Balsam poplar is a wide-ranging deciduous species of northern, transcontinental distribution. In fact, balsam poplar is the northernmost occuring of all North American hardwoods. Like other poplars, balsam poplar is fast growing, browsed by wildlife and useful for a variety of wood products.
Balsam poplar is intolerant of shade and fast growing, and this allows for regeneration primarily by the clearcut method.
Northern species found on moist bottomlands and stream banks.
Medium sized tree reaching up to 80 feet tall, narrow, pyramidal crown.
Balsam poplar is used for house logs, boxes, crates, brackets, veneer, corestock, and pulp.
A variety of animals browse balsam poplar, particularly during times of food shortage.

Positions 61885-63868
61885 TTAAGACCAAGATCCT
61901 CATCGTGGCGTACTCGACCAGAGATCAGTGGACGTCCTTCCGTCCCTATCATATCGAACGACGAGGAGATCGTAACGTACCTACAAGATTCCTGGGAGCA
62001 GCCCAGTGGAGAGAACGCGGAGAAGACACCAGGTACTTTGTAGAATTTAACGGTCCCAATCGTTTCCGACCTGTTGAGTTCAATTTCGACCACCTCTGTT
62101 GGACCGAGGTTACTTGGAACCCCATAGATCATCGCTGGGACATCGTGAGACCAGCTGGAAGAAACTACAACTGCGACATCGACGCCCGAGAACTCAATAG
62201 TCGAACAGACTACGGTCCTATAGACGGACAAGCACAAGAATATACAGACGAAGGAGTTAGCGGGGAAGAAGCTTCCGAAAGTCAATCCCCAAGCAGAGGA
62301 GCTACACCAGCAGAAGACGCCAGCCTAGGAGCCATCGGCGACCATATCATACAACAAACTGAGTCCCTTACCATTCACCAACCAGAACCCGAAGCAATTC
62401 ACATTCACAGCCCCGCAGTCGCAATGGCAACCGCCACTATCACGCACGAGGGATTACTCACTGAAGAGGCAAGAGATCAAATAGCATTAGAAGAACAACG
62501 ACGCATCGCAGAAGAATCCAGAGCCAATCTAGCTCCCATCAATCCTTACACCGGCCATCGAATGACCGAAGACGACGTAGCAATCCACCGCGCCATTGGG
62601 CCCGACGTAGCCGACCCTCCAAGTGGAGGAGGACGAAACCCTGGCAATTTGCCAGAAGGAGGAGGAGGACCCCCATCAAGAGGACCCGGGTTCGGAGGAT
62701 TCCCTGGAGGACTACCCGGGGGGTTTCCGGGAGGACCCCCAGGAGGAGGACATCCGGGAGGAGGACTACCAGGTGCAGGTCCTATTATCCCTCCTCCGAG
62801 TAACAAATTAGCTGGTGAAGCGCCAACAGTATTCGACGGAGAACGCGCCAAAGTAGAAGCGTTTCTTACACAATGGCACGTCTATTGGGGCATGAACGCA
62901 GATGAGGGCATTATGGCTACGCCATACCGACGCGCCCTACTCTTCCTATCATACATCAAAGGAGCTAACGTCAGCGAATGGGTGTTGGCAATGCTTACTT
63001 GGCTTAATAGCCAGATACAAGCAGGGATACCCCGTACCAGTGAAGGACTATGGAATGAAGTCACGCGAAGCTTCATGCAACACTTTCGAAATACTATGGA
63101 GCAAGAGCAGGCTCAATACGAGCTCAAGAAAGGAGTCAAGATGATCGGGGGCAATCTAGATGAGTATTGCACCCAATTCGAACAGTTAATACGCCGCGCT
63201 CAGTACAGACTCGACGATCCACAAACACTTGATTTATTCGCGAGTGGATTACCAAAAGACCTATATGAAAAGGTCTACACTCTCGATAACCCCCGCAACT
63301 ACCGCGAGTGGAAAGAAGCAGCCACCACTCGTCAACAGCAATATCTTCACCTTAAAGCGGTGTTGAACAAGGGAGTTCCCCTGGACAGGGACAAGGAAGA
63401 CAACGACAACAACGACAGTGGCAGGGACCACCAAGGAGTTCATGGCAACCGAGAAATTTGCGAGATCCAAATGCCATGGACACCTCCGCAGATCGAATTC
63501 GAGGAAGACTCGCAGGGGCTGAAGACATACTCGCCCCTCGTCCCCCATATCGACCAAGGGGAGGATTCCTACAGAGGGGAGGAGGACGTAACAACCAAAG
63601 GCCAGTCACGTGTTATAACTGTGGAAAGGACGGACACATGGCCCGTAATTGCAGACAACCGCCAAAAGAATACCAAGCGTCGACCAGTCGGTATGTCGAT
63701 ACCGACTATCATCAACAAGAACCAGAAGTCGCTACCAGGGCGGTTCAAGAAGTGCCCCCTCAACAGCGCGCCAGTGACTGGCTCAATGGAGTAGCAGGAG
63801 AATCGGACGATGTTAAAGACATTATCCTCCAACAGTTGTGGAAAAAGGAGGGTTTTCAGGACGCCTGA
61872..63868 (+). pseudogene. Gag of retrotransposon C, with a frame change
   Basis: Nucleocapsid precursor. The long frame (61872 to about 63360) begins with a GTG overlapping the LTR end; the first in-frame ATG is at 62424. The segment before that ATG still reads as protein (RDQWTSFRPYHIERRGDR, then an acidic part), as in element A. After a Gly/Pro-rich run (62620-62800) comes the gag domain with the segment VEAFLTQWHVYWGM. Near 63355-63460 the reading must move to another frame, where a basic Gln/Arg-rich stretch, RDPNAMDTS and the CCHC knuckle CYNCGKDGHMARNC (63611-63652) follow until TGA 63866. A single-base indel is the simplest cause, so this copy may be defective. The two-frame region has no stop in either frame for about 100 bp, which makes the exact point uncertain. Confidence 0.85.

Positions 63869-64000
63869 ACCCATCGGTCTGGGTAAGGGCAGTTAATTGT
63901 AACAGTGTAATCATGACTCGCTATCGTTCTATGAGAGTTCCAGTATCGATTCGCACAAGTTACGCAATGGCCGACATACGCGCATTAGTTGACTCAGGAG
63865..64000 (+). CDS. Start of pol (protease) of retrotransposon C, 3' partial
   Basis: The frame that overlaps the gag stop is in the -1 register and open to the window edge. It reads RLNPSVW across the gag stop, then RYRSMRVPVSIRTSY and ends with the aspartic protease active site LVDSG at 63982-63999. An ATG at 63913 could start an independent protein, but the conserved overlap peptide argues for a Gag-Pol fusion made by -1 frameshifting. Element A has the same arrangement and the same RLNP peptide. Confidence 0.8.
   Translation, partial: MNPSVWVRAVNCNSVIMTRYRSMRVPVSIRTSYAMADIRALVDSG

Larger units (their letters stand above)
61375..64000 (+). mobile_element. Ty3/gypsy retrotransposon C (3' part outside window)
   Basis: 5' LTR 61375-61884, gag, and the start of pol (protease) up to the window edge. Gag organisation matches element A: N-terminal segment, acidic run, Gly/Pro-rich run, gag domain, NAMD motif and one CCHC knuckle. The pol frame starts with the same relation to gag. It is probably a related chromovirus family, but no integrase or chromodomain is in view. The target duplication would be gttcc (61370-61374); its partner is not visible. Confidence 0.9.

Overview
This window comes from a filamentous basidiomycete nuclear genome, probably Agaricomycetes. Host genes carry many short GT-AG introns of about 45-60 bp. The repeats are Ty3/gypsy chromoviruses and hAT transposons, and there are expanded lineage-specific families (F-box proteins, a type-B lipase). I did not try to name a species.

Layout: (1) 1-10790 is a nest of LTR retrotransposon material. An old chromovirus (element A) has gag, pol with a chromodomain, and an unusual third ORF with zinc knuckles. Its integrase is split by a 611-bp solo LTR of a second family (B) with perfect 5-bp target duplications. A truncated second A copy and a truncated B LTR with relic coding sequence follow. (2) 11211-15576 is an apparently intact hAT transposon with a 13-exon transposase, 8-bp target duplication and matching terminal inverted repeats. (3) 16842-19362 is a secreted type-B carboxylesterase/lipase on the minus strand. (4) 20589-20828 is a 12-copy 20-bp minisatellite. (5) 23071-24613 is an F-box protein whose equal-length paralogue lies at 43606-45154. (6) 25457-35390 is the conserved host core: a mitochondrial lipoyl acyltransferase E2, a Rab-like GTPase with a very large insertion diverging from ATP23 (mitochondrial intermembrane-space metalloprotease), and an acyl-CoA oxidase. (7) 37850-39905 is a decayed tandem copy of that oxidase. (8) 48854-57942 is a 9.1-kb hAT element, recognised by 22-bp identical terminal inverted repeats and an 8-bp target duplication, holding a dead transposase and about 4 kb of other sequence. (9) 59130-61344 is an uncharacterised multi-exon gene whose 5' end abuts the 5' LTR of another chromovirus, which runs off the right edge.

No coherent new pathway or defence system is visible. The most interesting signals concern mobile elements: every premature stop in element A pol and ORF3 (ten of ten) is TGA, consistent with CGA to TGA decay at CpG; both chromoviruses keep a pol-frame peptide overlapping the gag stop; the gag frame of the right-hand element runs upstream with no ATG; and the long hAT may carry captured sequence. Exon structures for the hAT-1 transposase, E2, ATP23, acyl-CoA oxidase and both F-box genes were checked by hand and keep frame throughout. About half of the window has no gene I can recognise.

Attracts rodents, hares, beaver, moose, deer, elk, ruffed grouse
Insects and Diseases
A rapidly growing tree. The light, soft, wood is used for crates, boxes and pulp. Grouse eat the buds, and twigs are browsed by moose and deer. Balsam poplar groves exude a cinnamon-like fragrance coinciding with springtime bud break. Balm of Gilead is made from the resinous gum.
Populus: Latin name / balsamifera ssp. balsamifera: balsam bearing
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